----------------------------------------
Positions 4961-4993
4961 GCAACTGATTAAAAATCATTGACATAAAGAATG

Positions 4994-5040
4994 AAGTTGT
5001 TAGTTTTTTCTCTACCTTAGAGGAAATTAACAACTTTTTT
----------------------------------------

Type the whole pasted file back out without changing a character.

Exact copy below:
Positions 4961-4993
4961 GCAACTGATTAAAAATCATTGACATAAAGAATG

Positions 4994-5040
4994 AAGTTGT
5001 TAGTTTTTTCTCTACCTTAGAGGAAATTAACAACTTTTTT